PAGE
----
A coronavirus vaccine will likely become available in the United States by the end of the second week of December, Centers for Disease Control and Prevention director Robert Redfield said Tuesday.
Redfield told Fox News’ The Daily Briefing that the vaccine would be made available “in a hierarchical way” that will prioritize “nursing home residents and then some combination of health care providers and individuals at high risk for a poor outcome.”
The Food and Drug Administration (FDA) will hold a December 10 meeting of its Vaccines and Related Biological Products Advisory Committee to review Pfizer’s request for emergency use authorization (EUA) of its vaccine candidate, which the drugmaker and German partner BioNTech announced last week is 95 percent effective.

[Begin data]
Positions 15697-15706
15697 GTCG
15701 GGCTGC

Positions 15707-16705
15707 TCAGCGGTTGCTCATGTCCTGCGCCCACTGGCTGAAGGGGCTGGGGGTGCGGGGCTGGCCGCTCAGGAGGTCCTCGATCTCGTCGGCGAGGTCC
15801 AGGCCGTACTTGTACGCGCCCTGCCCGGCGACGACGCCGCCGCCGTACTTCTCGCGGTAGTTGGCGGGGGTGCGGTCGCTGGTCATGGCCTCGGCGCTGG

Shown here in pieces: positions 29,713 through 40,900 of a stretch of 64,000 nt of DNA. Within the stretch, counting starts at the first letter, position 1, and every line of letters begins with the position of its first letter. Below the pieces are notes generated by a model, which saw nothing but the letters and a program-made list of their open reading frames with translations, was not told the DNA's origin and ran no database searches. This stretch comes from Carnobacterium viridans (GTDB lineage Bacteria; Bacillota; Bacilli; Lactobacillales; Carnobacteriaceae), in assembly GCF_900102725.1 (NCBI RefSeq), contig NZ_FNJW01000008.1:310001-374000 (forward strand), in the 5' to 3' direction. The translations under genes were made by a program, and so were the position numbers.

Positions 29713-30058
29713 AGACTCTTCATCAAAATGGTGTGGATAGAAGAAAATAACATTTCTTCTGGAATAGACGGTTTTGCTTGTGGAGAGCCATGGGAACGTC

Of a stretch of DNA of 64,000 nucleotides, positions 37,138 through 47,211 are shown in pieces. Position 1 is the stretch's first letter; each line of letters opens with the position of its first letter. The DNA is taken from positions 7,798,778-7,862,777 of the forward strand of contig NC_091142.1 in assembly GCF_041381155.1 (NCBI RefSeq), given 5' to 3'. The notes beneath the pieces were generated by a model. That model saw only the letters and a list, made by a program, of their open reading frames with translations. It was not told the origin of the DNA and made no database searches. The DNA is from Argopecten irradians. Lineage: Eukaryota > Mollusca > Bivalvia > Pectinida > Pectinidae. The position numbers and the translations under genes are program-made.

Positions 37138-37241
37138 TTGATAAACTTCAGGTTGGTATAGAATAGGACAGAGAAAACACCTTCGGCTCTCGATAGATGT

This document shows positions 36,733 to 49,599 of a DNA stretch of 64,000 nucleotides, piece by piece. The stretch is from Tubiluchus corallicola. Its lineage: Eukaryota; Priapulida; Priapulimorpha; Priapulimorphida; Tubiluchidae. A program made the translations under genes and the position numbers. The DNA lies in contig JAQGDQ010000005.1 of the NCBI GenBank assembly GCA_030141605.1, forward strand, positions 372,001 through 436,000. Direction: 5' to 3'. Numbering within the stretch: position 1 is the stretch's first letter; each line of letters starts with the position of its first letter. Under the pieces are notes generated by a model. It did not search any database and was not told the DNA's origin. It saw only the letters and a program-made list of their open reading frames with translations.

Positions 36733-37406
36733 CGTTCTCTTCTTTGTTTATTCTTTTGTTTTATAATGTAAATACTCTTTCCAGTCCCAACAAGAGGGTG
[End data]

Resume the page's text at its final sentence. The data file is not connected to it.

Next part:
“I do think we’ll have about 40 million doses of vaccine before the end of the … year,” Redfield said. “That’s enough to vaccinate 20 million people. But then it will continue through January and February and hopefully by March we’ll start to see vaccine available for the general public.”
Pfizer is one of three promising vaccine candidates; Moderna and AstraZeneca have said their vaccine candidates are 94.5 percent effective and up to 90 percent effective, respectively. Moderna said last week it intends to submit an EUA request to the FDA “in the coming weeks.”
Redfield, while acknowledging that “it’s exceptional that we have these vaccines and very exciting,” urged Americans to continue taking precautions to mitigate the spread of the virus.
“I want people to be vigilant because we’re turning the corner now,” he said. “You don’t want to be the last group to end up getting COVID.”